Thanks to all of you who replied. This is exactly the type of analysis that I wanted to see. I’m also considering REITS and stocks. One asset class I haven’t given much thought to is preferred stocks. Their rates look significantly higher than those offered by Connect.
When I went to the Connect Invest site using your OP link, alarms went off in my head. I'm glad you're looking elsewhere.

I'm wondering about the long-held stock you mentioned. Selling off shares strategically sounds like income to me, and the gains get tax preference. If you buy REIT's the income they throw off is taxed as ordinary income.
 
Re: Mrfeh. I have been (over the last several years) converting enough IRA funds to a Roth account in order to make it a significant percentage of my total assets. I would like to specifically generate income in that account due to the tax status. Some stable, dependable etf’s or REITS.

I do sell off stocks on an as-needed basis. The selling of stocks does indeed get preferential tax rates. I like those tax rates!

I envision having ~ 50% of my annual expenses covered by the Roth generated income. REIT income in this account would be tax free (unless there’s something I’m not aware of). Here’s a follow up question to my earlier one: does anyone else do this type of strategy for Roth generated income? If not, why not?

I have definitely eliminated Connect Invest as a future investment due to everyone’s ideas and responses to my query. Thank you.

Re: pb4uski. Regarding the preferential tax rates for preferred stocks, I just learned something new. Thank you 🙏

Thanks to all who responded. You guys/gals are great!

Steve.
 
I have used my Roth as a transition bucket for the last couple of years. I drew down taxable accounts for the first 8 years while converting what I could at a reasonable tax cost. Might get 1-2 more years of conversions before the $$ don't work.

Now I'm pulling from the Trad IRA, but pushing most of it through the Roth. With short Treasury rates as they are, I'm picking up a few thousand of tax-free interest along the way. Expect I'll ride that horse until it (rates) collapse.

I have longer term estate plans, so it doesn't make sense *for me*, right now, to convert the Roth to income generating assets. I think you have a good plan if that is not your concern. The higher the income, the more risk, so keep an eye on that. Short Treasuries are good for me right now, will adjust when there is a shift in rates.
 
I would like to specifically generate income in that account due to the tax status.

Here’s a follow up question to my earlier one: does anyone else do this type of strategy for Roth generated income? If not, why not?

I don't.

Generally, all forms of return in a Roth get tax free treatment. I don't assign any value to "getting away with" having a type of return inside my Roth that would be otherwise taxed. It sounds like you might. If so, why?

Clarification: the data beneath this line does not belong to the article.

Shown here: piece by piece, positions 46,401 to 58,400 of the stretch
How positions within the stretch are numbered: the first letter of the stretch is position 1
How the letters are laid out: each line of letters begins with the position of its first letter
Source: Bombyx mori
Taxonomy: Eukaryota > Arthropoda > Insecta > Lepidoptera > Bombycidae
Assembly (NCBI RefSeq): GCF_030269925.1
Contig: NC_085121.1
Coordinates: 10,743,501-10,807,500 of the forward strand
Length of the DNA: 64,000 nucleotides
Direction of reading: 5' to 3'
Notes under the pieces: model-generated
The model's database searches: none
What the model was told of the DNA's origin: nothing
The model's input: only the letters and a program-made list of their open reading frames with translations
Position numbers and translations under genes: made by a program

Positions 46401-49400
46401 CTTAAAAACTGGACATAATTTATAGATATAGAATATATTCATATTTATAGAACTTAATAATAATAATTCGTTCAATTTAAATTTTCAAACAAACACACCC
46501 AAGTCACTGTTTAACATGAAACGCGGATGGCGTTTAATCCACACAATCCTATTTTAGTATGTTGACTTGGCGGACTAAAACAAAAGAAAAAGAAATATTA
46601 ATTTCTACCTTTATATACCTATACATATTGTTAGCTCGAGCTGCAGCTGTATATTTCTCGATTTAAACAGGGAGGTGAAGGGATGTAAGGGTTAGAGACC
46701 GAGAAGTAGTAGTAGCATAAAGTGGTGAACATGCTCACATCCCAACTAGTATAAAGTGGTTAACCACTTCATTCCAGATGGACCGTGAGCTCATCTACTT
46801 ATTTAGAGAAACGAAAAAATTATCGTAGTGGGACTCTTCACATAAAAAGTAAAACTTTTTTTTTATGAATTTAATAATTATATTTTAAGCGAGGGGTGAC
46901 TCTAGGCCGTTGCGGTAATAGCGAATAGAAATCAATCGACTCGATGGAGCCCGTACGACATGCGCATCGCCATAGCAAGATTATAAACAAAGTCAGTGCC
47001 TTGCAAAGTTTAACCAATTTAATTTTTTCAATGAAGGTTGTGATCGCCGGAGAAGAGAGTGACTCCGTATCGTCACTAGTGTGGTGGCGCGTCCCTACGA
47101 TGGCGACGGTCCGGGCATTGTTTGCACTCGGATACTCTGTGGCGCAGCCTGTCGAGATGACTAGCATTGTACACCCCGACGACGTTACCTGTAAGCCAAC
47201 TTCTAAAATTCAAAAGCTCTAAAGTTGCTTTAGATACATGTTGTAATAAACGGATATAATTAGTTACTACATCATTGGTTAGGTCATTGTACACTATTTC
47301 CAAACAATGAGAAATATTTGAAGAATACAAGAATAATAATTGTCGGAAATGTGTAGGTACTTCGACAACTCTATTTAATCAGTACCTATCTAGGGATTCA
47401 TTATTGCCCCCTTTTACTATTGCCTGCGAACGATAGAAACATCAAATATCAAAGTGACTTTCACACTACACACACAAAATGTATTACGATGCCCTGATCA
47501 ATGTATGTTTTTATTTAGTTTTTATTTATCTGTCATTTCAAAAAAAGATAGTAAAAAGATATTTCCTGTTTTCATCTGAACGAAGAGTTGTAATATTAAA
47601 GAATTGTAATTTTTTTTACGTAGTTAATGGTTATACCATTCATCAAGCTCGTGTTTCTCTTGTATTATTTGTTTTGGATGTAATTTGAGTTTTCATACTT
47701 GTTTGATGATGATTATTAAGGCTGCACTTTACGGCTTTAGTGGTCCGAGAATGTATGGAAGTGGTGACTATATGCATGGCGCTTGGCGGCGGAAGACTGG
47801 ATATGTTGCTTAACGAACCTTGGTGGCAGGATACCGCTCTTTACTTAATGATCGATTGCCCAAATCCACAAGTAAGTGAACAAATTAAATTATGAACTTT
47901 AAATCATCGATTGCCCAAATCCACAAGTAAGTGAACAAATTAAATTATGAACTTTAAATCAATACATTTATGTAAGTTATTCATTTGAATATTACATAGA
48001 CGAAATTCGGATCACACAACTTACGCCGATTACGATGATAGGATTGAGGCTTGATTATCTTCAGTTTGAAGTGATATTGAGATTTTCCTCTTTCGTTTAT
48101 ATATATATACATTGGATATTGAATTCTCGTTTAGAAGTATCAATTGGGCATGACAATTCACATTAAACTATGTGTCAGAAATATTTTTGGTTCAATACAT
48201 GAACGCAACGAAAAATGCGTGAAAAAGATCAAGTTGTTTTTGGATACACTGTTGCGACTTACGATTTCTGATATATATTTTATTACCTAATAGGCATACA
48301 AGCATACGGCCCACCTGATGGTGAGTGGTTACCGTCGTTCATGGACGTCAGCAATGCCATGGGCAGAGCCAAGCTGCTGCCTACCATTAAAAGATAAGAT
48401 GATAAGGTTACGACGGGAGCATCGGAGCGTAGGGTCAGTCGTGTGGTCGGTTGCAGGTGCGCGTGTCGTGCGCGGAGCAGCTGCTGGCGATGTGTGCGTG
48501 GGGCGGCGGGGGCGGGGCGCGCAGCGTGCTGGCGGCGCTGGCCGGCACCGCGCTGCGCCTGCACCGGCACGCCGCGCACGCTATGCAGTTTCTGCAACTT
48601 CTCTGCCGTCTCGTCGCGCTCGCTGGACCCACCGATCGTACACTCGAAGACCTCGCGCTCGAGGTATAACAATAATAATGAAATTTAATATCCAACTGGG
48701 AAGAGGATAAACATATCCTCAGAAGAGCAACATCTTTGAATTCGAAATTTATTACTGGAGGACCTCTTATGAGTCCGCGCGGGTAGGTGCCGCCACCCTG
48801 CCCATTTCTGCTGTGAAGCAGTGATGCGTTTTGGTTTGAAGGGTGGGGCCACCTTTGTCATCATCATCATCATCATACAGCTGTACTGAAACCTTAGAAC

I put my investments that I expect to grow the most (regardless of where that growth comes from) inside my Roth, because I want to increase the relative proportion of assets and income that are tax free.

My bonds, which are slower growing and produce income, live inside my traditional IRA. Thankfully my AA and the size of my traditional IRA are such that all my bonds live inside my traditional IRA. If I owned REIT type stuff I'd probably also do it in my traditional IRA.

Your OP reads as though you feel you need to invest in income producing assets in order to fund your spending requirements. This even though you also seem to be comfortable selling assets for income and appreciate the lower tax rates on capital gains. Why not just sell assets periodically for income? It might even help you reduce your exposure to those tech stocks if they represent too large of your portfolio (which they might if you've held them that long; presumably they've done well for you).
 
Re: Mrfeh. I have been (over the last several years) converting enough IRA funds to a Roth account in order to make it a significant percentage of my total assets. I would like to specifically generate income in that account due to the tax status. Some stable, dependable etf’s or REITS.

I do sell off stocks on an as-needed basis. The selling of stocks does indeed get preferential tax rates. I like those tax rates!

I envision having ~ 50% of my annual expenses covered by the Roth generated income. REIT income in this account would be tax free (unless there’s something I’m not aware of). Here’s a follow up question to my earlier one: does anyone else do this type of strategy for Roth generated income? If not, why not?

I still don't understand the preference for dividends over capital gains.

Unless you're talking about having something to provide money for living expenses that doesn't have the volatility of equities. If that's the case, that's a whole other discussion.
 
+1 Money is fungible, $1 of capital gains is economically equivalent to $1 of qualified dividend income since either results in 85c of cash available for spending.

IOW if in your Roth you have a dividend payer that has a total return of x% or a non-dividend payer that has a total return of x%, in both cases your total return is x%.

The only real difference is with a dividend payer part of your investment is returned to you unilatterally (though you can easily reinvest) and with the non-dividend payer you have to act to get part of your investment returned to you by selling some shares.
 
After reducing my AA, I did not worry about income production per se. When I need extra cash, I sell some equities. The cap gains taxes are less anyway.
 
Sounds a lot like PeerStreet ("Introducing the first real estate investment platform that gives you access to high-yield, short-term loan") which went bankrupt last June.
 
Re: Dr. Roy, per pb4uski’s text above, the tax on cap gains should be the same for dividends. Assuming dividends are qualified. Am I missing something here?

My interest n dividends is exactly what mrfeh stated above: having a lower volatility asset for living expenses. I have other assets that generate capital gains. I sell some of those on an as-needed basis for income also.